Predicting Oxygen Vacancy Polaron Size from D-Orbital Splitting in ABO3 (A=La, Sr; B=Mn, Fe, Co) Perovskites

Wednesday, 4 October 2017: 15:00
National Harbor 7 (Gaylord National Resort and Convention Center)
T. Das, J. D. Nicholas, and Y. Qi (Michigan State University)
Mixed Ionic Electronic Conducting (MIEC) transition metal oxide (ABO3) perovskites are utilized for catalytic,1 energy conversion,2,3 and other applications. The oxygen ionic conductivity of these MIECs depends on their oxygen vacancy concentration and ionic mobility. In turn, the oxygen ion concentration and mobility both depend on the charge of the B-site atom,4 which itself depends on factors such as the A site La/Sr ratio, the crystal structure, etc.

Previous calculations demonstrated that the Fe atom charge state distribution observed in strontium ferrite (SrFeO3-δ) is caused by differences in the d-orbital splitting of octahedral (Oh) versus square pyramidal (SP) Fe-O coordination (Figure 1).5 This d-orbital splitting ensures that the two electrons left behind when a charge-neutral oxygen vacancy forms in cubic SrFeO3-δ are transferred to the second nearest Fe neighbors,5 resulting in a large oxygen vacancy polaron size that produces strong oxygen vacancy interactions at high oxygen nonstoichiometry. As a result, the oxygen vacancy formation energy increases with oxygen nonstoichiometry in cubic SrFeO3-δ.5 Previous calculations also demonstrated that in orthorhombic lanthanum ferrite (LaFeO3-δ) the formation of a neutral oxygen vacancy produces a polaron that is localized to the oxygen-vacancy-adjacent Fe atoms. Hence, in orthorhombic LaFeO3-δ the oxygen vacancies do not interact with increasing oxygen nonstoichiometry.6

The objective of the present work was to examine whether d-orbital splitting could also explain the oxygen vacancy behavior of other MIEC perovskites. Hence, the impact of d-orbital splitting on oxygen vacancy polaron size and formation energies in lanthanum strontium manganite and lanthanum strontium cobaltite were modeled for the first time.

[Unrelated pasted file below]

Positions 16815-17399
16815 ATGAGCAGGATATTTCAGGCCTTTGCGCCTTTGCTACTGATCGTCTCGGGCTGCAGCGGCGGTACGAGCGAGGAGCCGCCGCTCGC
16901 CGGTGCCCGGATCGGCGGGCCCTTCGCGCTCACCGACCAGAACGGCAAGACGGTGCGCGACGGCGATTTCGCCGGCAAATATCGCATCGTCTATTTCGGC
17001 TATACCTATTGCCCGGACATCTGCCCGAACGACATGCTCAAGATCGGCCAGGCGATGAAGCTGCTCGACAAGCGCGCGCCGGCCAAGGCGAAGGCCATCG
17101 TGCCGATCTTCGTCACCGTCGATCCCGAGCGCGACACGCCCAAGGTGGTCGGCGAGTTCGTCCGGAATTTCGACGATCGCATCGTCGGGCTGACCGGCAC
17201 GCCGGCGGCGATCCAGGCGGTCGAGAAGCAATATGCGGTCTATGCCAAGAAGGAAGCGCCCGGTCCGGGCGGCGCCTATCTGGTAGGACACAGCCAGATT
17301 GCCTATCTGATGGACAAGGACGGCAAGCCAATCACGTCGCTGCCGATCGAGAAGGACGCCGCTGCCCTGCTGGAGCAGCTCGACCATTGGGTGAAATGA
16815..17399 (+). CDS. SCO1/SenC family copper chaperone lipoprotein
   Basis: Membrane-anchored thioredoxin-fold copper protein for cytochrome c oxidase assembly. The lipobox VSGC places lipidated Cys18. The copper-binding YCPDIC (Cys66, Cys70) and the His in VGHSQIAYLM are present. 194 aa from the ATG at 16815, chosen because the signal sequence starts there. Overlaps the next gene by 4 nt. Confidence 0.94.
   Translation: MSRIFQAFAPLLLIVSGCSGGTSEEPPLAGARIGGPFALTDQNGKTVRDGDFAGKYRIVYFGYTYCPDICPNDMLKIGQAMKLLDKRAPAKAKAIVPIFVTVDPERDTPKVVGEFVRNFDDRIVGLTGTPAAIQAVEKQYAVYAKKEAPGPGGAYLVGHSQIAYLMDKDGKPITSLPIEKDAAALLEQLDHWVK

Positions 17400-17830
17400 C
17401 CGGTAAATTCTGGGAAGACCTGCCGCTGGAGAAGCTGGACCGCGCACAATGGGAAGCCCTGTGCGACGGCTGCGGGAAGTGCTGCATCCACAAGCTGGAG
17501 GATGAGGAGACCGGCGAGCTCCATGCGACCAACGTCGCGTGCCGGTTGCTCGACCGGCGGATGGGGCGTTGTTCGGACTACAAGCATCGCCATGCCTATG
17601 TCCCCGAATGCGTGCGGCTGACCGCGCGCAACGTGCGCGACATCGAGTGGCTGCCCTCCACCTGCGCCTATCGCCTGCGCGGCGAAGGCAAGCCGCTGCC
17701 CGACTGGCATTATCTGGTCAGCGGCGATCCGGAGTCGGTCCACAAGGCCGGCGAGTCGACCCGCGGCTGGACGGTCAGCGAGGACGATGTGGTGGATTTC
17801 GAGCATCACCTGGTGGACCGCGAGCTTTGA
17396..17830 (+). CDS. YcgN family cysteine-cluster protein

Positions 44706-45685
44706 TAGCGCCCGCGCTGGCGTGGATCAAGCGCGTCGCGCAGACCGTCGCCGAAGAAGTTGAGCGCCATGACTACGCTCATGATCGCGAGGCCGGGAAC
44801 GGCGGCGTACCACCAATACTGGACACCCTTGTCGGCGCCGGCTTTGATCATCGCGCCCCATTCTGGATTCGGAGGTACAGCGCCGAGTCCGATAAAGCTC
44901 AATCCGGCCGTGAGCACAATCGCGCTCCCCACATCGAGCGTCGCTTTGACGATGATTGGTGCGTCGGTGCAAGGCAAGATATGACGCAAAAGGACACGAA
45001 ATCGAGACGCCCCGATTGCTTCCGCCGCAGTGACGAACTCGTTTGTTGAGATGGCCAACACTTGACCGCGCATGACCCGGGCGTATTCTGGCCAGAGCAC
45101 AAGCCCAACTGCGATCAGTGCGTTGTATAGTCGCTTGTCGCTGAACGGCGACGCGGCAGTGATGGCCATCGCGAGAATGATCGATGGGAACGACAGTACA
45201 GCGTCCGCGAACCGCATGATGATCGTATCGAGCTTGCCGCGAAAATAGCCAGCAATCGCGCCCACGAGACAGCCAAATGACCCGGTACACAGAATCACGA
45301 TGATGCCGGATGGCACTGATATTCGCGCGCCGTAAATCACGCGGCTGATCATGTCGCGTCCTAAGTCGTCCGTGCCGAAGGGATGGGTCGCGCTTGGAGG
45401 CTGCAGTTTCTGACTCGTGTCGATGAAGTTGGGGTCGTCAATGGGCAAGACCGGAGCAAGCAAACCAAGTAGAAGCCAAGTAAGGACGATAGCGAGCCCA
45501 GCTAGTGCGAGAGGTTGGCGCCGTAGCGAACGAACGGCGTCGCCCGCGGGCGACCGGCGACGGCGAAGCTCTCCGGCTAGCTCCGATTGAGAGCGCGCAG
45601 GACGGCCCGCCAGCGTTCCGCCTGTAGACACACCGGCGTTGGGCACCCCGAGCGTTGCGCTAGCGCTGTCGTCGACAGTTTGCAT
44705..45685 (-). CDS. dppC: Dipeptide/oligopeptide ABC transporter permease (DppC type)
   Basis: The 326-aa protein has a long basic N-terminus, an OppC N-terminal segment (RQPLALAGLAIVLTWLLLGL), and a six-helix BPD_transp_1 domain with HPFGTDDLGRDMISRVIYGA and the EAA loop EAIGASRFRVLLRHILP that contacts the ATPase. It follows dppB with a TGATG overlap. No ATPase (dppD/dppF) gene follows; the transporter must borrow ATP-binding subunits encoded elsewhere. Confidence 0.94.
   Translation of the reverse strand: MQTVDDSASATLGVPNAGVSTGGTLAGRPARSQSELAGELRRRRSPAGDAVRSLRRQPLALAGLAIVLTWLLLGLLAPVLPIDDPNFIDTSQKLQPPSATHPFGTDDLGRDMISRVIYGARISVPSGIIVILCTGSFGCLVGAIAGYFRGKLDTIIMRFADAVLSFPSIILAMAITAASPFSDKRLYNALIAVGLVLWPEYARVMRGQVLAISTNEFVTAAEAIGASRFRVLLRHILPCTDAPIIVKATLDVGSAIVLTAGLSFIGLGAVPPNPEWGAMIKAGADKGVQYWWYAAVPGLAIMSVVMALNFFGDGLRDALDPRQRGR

Here, the charge redistribution caused by oxygen vacancy formation was studied for six different compositions: LaFeO3-δ, SrFeO3-δ, LaMnO3-δ, SrMnO3-δ, LaCoO3-δ, and SrCoO3-δ. The GGA+U method with PAW potentials implemented in VASP was utilized for all the structural energy calculations. First, the Hubbard-U parameter was calibrated to describe the charge on the B-site atom (U = 3 was selected for Fe, as done previously).6 The oxygen vacancy formation energy as a function of oxygen non-stoichiometry (δ) was then calculated at 0 K in vacuum by varying the size of the supercell, with oxygen vacancy interactions being enabled by the periodic boundary conditions.

The calculated polaron size for neutral-oxygen-vacancy–containing ABO3 structures are summarized in Table 1.In LaMnO3-δ, Mn3+ has an [Ar] 3d4 electronic configuration in Oh coordination. After the formation of a neutral oxygen vacancy, the two Mn atoms adjacent to the oxygen vacancy go from Oh to SP coordination and the excess electrons left behind by the removed oxygen are pushed to the a1g level of the second nearest neighboring Oh-Mn (instead of remaining localized to the b1g level of the SP-Fe). This long range charge transfer results in large polaron size. This behavior is in contrast with that of LaFeO3-δ. However, LaMnO3-δ and SrFeO3-δ exhibit comparable polaron sizes since Fe4+ has an [Ar] 3d4 electronic- configuration. In SrMnO3-δ, Mn4+ has a [Ar] 3d3 electronic configuration in Oh coordination. Therefore, the formation of a neutral oxygen vacancy localizes the electrons to the oxygen vacancy adjacent Mn atoms, producing a small polaron, as explained by the d-orgbial splitting in Figure 1. This d-orbital splitting analysis indicates that the polaron size in LSM > LSF > LSC. Additional work aimed at calculating the oxygen vacancy formation energies of other ABO3 compositions are in progress.


1. C. H. Kim, G. Qi, K. Dahlberg, and W. Li, Science, 327, 1624–1627 (2010).

2. E. D. Wachsman and K. T. Lee, Science, 334, 935–939 (2011).

3. Jason D. Nicholas, Electrochem. Soc. Interface, 49 (2013).

4. J. Mizusaki, T. Sasamoto, W. R. Cannon, and H. K. Bowen, J. Am. Ceram. Soc., 66, 247–252 (1983).

5. T. Das, J. D. Nicholas, and Y. Qi, J. Mater. Chem. A, 5, 4493–4506 (2017).

6. T. Das, J. D. Nicholas, and Y. Qi, In Preparation (2017).